Like A Song…: U2’s War at 40

Looking back on the album that broke the band in the United States

Japanese War ad (Image: Island Records)

Before February 28, 1983 – the day U2’s third album, War, was released – relatively few people had heard of the Irish rock band.

If they had, it was probably from hearing “I Will Follow” (from their 1980 debut Boy) or “Gloria” (from their 1981 follow-up October). Both had gotten some attention on college radio and musically astute FM stations, where they were nestled comfortably among songs like Talking Heads’ “Once in a Lifetime,” Joy Division’s “Love Will Tear Us Apart,” Depeche Mode’s “Just Can’t Get Enough” and Duran Duran’s “Girls On Film.”

Odds are, though, even if a fairly knowledgeable listener mentioned U2 in 1982, they’d probably be asking someone, “Isn’t that the band that does ‘One in Ten’ or ‘I Think It’s Going to Rain Today’?” Nope, that’s UB40. “Oh, sorry, I get them confused.”

But after February 28, 1983, few people confused the Irish rockers with the British reggae band.


VIDEO: U2 “Sunday Bloody Sunday”

War’s opening track grabs listeners by the ears and demands undivided attention in the manner of the iconic chord that kicks off “A Hard Day’s Night” or those opening bars of “Like A Rolling Stone.”

Larry Mullen Jr.’s drum lays down a militaristic beat. The Edge’s guitar kicks in with a sound totally unique from almost everything else at the time (people hadn’t heard anything that stood out like this since Brian May blew everyone’s ears away on the first Queen album). Bono, his voice young and strong and coming into full bloom, howls in pain, frustration and disbelief at the horrors of unarmed civil rights protestors shot and killed by British troops. Adam Clayton’s bass provides the glue that holds it all together.

Damn, “Sunday Bloody Sunday” is such a great song – and such a great way to kick off an album.

Kind of amazing that it wasn’t the first single. In fact, it was the third.

The first single was “New Year’s Day,” a song that grabbed radio by the playlists and became U2’s first real introduction to U.S. audiences. Like the opening track, it’s big, bold, brash, and ready-made for packing arenas. And like the opening track, a reflection on troubles in Northern Ireland, it has its political theme: the Polish solidarity movement. Listening to the powerful cut, it’s hard to believe Bono had begun writing “New Year’s Day” as a love song to his new wife, Ali. 


VIDEO: U2 “New Year’s Day”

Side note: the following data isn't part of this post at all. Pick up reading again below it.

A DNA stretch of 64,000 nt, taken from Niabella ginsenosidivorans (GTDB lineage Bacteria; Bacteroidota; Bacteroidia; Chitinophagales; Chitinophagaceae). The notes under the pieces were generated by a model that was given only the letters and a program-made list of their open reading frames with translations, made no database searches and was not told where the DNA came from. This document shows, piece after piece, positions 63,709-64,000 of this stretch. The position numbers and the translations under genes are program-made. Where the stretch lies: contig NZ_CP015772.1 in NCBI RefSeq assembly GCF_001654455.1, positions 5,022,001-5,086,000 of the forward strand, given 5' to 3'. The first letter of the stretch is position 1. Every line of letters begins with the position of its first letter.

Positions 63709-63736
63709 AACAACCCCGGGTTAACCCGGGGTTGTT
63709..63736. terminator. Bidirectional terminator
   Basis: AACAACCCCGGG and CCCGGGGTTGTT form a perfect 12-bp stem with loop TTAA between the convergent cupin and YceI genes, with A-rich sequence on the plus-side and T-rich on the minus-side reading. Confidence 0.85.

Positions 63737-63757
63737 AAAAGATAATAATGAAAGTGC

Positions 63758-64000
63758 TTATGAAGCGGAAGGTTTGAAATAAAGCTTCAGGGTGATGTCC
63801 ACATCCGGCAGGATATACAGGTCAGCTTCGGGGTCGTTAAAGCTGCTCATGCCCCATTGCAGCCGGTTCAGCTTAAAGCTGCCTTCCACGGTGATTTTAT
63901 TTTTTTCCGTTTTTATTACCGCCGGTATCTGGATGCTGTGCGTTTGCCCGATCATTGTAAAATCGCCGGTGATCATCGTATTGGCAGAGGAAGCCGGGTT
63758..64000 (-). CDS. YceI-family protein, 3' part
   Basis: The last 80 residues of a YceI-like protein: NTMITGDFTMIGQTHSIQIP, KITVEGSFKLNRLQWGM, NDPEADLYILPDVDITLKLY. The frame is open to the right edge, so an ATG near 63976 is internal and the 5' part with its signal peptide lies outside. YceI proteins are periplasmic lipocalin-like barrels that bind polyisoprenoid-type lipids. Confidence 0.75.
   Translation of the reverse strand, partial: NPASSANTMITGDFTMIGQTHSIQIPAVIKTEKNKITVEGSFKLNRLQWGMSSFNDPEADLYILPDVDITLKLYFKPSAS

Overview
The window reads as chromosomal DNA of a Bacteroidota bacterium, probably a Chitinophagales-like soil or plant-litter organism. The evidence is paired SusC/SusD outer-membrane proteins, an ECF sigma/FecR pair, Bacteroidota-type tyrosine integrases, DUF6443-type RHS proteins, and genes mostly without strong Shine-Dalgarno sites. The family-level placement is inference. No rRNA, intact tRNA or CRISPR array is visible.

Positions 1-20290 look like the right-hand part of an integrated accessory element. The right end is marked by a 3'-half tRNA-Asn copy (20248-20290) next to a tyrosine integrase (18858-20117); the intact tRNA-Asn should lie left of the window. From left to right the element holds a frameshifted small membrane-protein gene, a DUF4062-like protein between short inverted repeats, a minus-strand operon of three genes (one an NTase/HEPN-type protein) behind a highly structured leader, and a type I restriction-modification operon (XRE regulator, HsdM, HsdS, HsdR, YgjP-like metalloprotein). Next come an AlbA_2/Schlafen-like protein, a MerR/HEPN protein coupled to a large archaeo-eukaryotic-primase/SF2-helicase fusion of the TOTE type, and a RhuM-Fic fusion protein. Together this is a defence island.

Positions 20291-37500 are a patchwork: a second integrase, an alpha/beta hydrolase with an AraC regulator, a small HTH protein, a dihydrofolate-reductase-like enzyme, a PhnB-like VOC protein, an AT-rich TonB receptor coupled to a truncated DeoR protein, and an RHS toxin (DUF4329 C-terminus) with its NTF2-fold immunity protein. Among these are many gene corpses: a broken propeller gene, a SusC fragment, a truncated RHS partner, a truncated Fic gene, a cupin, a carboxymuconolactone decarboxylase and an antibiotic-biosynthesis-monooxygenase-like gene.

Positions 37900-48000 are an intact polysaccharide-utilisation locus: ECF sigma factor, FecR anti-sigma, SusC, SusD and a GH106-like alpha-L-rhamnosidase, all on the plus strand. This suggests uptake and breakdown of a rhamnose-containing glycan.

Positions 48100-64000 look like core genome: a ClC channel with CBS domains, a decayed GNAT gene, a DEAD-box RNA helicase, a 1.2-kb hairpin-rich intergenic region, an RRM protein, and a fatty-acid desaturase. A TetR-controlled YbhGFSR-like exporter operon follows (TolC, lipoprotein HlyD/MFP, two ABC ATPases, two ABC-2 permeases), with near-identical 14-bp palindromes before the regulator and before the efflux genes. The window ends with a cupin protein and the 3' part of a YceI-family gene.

Politics is all over this album, of course, and the songs remain as relevant today as they were 40 years ago – perhaps even more so, which is as good a reason as any (and better than most) to give it another close listen.

“Seconds” takes on the horrors of accidental nuclear annihilation … “Like a Song…” decries the societal result of wearing badges and uniforms and flying flags (“But I won’t let others live in hell / As we divide against each other and we fight amongst ourselves”) … “The Refugee” tells the story of a girl who is told by her mother in the metaphorical morning that she will escape war and live in America; by the time the metaphorical evening rolls around, she’s still waiting.

Yet, as Bono told New Musical Express in 1983, “War is not a negative LP. I mean, I’m in love and there’s a lot of love on the album. A song like ‘New Year’s Day’ might be about war and struggle, but it is also about love. It is about having the faith to break through and survive against all odds.”

The biggest departure from the mostly political set is the album’s second single, “Two Hearts Beat As One.” Lyrically a pretty straightforward love song, sonically it’s a cornucopia of so much of what makes U2 so compelling. From Bono’s soaring vocals to Edge’s sharp guitar to Clayton and Mullen’s propulsive rhythm battery – no one can listen to this track and say that U2 isn’t a tight unit.

U2 War, Island Records 1983

The album closes, coincidentally enough for this article, with “40,” a song that also ended every single show on the War tour and almost every U2 show through the end of the 1980s. If the album opens with a sense of hopelessness – “How long must we sing this song?” – it closes on a note of hopefulness: “I will sing a new song!”

Before long, many new songs would follow: The Unforgettable Fire and The Joshua Tree would be released in 1984 and 1987 respectively and U2 would be well on their way to global rock legend status.

War is where the U2 legend truly began.



Craig Peters

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Craig Peters

Craig Peters has been writing about music, pro wrestling, pop culture and lots of other things since the Jimmy Carter administration. He shook Bruce Springsteen’s hand in 2013, once had Belinda Carlisle record the outgoing message on his answering machine, and wishes he hadn’t been so ignorant about the blues when he interviewed Stevie Ray Vaughan in 1983.

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